Bug 10396 - IPSec N2N Tunnels fail to work with MODP-8196
Summary: IPSec N2N Tunnels fail to work with MODP-8196
Alias: None
Product: IPFire
Classification: Unclassified
Component: --- (show other bugs)
Version: 2
Hardware: i686 Linux
: - Unknown - Major Usability
Assignee: Assigned to nobody - feel free to grab it and work on it
QA Contact:
Depends on:
Reported: 2013-07-23 04:10 UTC by Tom Rymes
Modified: 2013-08-29 23:50 UTC (History)
3 users (show)

See Also:


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Description Tom Rymes 2013-07-23 04:10:57 UTC
In a reply to a problem I had with IPSec N2N tunnels, Arne F. Mentioned that MODP options higher than 4096 might cause problems:


I can confirm that I am unable to get an IPSec tunnel to come up if MODP-8196 is selected, though it will work as it should if I deselect that option and leave the rest selected.

I would suggest that, if this problem cannot be corrected, the default settings in the GUI should be modified such that MODP-8196 is not available as an option.

In addition to my own experience, there is evidence of at least one other person in the forums having been bitten by this bug: http://forum.ipfire.org/index.php?topic=8531

Many thanks,

Comment 1 Michael Tremer 2013-07-23 13:19:03 UTC
Essentially, this is working fine over here:

> Conn1[1972]: ESTABLISHED 10 seconds ago,[...]...[...]
> Conn1[1972]: IKEv2 SPIs: fb735b3dbc49891e_i* e361b5741d611eae_r, public key reauthentication in 2 hours
> Conn1[1972]: IKE proposal: AES_CBC_256/HMAC_SHA2_512_256/PRF_HMAC_SHA2_512/MODP_8192
> Conn1{11120}:  INSTALLED, TUNNEL, ESP SPIs: cf3f153f_i cf81292a_o, IPCOMP CPIs: c24d_i b3ab_o
> Conn1{11120}:  AES_CBC_256/HMAC_SHA2_512_256, 361 bytes_i (4 pkts, 6s ago), 649 bytes_o (5 pkts, 3s ago), rekeying in 42 minutes
> Conn1{11120}: === 

The problem with that long primes is that it is very costly to find a prime number of that size. Getting enough random data for the key exchange takes a while and therefore, establishing the connection looks like this:

> initiating IKE_SA Conn1[1972] to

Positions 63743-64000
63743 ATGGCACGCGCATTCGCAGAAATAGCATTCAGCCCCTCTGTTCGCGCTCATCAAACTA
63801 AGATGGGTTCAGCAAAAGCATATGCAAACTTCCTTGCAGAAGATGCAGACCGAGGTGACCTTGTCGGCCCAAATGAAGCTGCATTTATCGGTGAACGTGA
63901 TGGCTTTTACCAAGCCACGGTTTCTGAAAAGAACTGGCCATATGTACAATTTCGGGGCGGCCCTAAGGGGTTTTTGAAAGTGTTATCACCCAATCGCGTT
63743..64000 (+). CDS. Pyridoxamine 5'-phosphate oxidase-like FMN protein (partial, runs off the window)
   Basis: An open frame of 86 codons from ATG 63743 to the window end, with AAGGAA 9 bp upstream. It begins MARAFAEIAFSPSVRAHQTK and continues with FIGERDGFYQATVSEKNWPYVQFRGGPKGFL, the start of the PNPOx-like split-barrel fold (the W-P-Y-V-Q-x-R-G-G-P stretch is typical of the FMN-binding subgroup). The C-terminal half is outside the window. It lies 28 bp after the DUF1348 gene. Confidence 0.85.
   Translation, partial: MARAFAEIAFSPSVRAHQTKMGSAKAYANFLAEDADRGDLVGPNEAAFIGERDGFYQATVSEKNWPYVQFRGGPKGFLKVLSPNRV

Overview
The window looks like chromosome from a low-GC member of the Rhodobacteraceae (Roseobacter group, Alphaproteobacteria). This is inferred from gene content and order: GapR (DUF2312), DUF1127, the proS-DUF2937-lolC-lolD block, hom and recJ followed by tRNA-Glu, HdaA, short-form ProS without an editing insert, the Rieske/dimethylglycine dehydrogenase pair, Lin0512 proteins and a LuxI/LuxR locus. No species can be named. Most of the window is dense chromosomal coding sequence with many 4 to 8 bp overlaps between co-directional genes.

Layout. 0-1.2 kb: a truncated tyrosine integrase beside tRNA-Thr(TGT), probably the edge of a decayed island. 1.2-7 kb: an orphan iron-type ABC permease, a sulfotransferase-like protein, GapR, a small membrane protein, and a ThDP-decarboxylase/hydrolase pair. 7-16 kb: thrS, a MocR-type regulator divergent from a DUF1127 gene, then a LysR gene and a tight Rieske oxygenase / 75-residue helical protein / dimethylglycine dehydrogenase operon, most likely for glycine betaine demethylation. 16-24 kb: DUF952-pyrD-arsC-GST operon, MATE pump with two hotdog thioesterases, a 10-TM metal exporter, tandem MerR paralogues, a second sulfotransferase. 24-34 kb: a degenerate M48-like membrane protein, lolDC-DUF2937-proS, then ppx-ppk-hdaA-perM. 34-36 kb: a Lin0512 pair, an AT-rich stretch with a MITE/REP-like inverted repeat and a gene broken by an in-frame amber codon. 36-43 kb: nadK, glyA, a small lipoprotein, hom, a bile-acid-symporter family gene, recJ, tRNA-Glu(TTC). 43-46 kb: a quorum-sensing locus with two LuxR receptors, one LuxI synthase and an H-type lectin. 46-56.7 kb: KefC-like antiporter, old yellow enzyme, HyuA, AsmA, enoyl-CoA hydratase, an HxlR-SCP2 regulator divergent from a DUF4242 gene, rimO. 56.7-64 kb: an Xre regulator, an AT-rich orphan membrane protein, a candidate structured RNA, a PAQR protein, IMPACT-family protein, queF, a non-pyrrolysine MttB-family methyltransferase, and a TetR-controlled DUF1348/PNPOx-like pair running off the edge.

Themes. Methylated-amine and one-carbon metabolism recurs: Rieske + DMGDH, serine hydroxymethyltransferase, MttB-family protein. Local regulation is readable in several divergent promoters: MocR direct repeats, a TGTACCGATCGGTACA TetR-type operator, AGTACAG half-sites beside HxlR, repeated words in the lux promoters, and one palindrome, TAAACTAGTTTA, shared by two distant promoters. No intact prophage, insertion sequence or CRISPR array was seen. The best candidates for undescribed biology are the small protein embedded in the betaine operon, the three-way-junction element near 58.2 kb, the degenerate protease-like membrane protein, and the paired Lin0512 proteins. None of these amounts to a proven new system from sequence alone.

> generating IKE_SA_INIT request 0 [ SA KE No N(NATD_S_IP) N(NATD_D_IP) ]
> sending packet: from[500] to[500] (1244 bytes)
> retransmit 1 of request with message ID 0
> sending packet: from[500] to[500] (1244 bytes)
> retransmit 2 of request with message ID 0
> sending packet: from[500] to[500] (1244 bytes)
> received packet: from[500] to[500] (1313 bytes)

The host that established the connection itself takes a while to generate the random "key". It then sends a packet and the other host starts generating the key, which takes a while. During that time, the first host retransmits the packet several times until it gets the reply.
It is well possible that this process times out on hosts where it is very hard to get random data at all.

A suitable workaround is to use smaller keys with which the negotiation will be a lot faster.

We'll ship support for Elliptic Curve DH (ECP) for IPsec in Core Update 72, which uses much smaller keys, but with the same level of security as MODP with longer keys.

Comment 2 Tom Rymes 2013-07-23 13:33:13 UTC
Thanks for that clarification, Michael. Would it still make sense to change the GUI defaults to not use the long keys by default? I am presuming that they will need to be retained for compatibility.
Comment 3 Michael Tremer 2013-07-25 00:11:17 UTC
Yeah, we should consider reverting the defaults. Using ECC would be the best regarding the key lengths, but I don't know how many endpoints support that already.

Thanks for your sharing your experience on this.
Comment 4 Tom Rymes 2013-07-25 02:17:57 UTC
That's exactly my concern. I am still in the process of converting our existing Endian Community Edition Firewalls with IPFire installs, and EFW does not support ECC.